Monday, October 31, 2016

A time to weep and a time for Birds!

There’s a man sleeping on the couch. A woman at the table writing, reading her narrative so the audience can understand what she’s thinking. She’s a bit mad, but then anyone in her situation would be--what, with the birds and all. The man sleeping suddenly wakes up, runs across the room and attempts to open the door.

But there are the sounds of birds outside. The sounds themselves aren’t menacing, but the reactions of the people make them terrifying. For the rest of the two hours, every caw and tweet becomes a cause to shiver.

“The Birds” was put on by Blood, Love, and Rhetoric last weekend at the underground Divadlo D21 in Vinohrady. As per usual, they haven’t failed to entertain. In their usual style of off-center tragedies, it’s one part melodrama and one part serious and the night we were there, Friday, it was properly pulled off.

The play centers around the same source material as the much more famous horror, “The Birds” by Alfred Hitchcock, which is a short story by Daphne du Maurier, set in a post-Blitz countryside. The birds have decided the Brits haven’t had enough of hell from the skies and have replaced the Luftwaffe as the cleansing chambermaids of the Isles.

Playwright Conor McPherson seems to have set the story somewhat after the one in Hitchcock’s movie. The time of raging violence has passed. Now people are held hostages in whatever shelter they can find. The birds come in at high tide and disappear at low tide, leaving some time to scavenge around and loot neighboring houses before their return. It seems a bit like life during war time.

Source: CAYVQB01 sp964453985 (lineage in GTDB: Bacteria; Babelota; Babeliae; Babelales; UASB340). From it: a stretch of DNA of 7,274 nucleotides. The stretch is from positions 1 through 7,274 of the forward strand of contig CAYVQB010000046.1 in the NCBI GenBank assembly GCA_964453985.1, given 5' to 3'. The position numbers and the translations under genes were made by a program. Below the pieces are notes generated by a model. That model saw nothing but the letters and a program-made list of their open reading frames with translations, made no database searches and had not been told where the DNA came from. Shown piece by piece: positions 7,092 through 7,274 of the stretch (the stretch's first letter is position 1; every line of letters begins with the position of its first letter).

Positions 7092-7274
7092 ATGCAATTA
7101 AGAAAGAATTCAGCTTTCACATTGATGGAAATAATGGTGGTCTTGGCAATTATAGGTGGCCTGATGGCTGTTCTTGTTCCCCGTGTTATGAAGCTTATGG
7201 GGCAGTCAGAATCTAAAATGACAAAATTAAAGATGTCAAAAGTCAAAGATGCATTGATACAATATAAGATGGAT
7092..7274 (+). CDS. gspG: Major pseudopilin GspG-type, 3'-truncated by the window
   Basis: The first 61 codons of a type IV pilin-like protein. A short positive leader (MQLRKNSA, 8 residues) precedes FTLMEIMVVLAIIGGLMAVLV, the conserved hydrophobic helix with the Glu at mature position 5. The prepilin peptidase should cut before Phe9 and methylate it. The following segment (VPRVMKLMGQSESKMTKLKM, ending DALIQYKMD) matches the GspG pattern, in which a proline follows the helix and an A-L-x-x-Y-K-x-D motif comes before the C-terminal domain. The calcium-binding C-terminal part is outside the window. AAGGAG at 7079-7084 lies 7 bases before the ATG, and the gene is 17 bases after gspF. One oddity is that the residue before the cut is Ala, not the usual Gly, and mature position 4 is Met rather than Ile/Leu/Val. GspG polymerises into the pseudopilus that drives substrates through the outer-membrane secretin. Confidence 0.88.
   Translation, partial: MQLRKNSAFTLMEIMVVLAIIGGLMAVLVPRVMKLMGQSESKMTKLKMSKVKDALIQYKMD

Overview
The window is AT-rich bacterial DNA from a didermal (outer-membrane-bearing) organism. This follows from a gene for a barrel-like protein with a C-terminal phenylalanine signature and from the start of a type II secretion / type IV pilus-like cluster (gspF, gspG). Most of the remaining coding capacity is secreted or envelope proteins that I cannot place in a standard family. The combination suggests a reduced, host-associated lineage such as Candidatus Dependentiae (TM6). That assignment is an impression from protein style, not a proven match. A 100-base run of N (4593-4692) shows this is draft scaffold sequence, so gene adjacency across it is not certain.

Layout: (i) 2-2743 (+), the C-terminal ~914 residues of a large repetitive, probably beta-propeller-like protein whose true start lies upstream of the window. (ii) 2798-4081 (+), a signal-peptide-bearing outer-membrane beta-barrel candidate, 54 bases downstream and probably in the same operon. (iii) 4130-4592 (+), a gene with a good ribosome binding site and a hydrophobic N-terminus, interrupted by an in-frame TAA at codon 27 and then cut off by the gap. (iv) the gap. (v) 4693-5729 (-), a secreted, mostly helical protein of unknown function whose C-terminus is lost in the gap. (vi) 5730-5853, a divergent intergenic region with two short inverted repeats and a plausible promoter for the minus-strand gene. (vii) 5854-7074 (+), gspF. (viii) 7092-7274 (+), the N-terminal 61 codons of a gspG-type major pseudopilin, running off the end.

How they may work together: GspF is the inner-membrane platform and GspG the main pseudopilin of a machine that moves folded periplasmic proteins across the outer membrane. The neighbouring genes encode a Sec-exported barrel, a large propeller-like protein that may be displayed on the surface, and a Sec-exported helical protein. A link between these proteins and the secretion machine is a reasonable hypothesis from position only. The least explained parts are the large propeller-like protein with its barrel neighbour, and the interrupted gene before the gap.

Three strangers end up in an abandoned house, which gives it a bit of an Agatha Christie feel to it. A writer, Diane, is played by Angela Jane Kemp, who really fills the role with her almost natural creepiness. She’s able to pull off a weird Oedipus vibe that’s part motherly and part sexual, dominating over the ever-so-slightly mentally off Nat, played by Logan Hillier. Logan masterfully plays the alcoholic recovering from a nervous breakdown. The most surprising act though was the role of Julia, played by Victoria Hogan. Her weird and peppy, Bible-obsessed possibly-nymphomaniac—what Bible obsessed girls aren’t?—character makes her the perfectly insane balance to the much darker Diane, and the two have a bizarre tug-of-war over Logan’s character.

Strangely, the perhaps most normal character of the bunch is the lonely, drug-peddling farmer who lives next door, Tierney, played by Curt Matthew to the utter delight of the audience. When things have generally settled between the trio, Tierney comes in to add a bit of game-theory dementia to the plot. He promises Diane all the drugs, booze, and food she can handle if she’d just come and keep him company and riddles her with doubts of the other two.

The only problem I had with the presentation of the material I had was the set. Whereas at first, with the white walls and windows surrounding the audience, it seemed to draw you into the room with the actors like a black box might, the presence of too many bird decorations inside the rooms however detracted from the horror of the avian blood mongers. I feel as though it would have been better with no birds at all, rather than too many, allowing the sound to play the false antagonist of the plot. This is a small gripe to an otherwise good job.

Blood, Love, and Rhetoric ever manages a good show. They always choose a quirky play and have a good deal of silliness with a great deal of solemnity in their execution, nearly every time leaving you with a “huh?” factor, a feeling I always cherish. “The Birds”, directed by John Malafronte, was no exception. Check out their weekly Thursday night improv show at the Trick Bar in Malostranska Beseda, or check back at their website or facebook to see what they have next.

No comments:

Post a Comment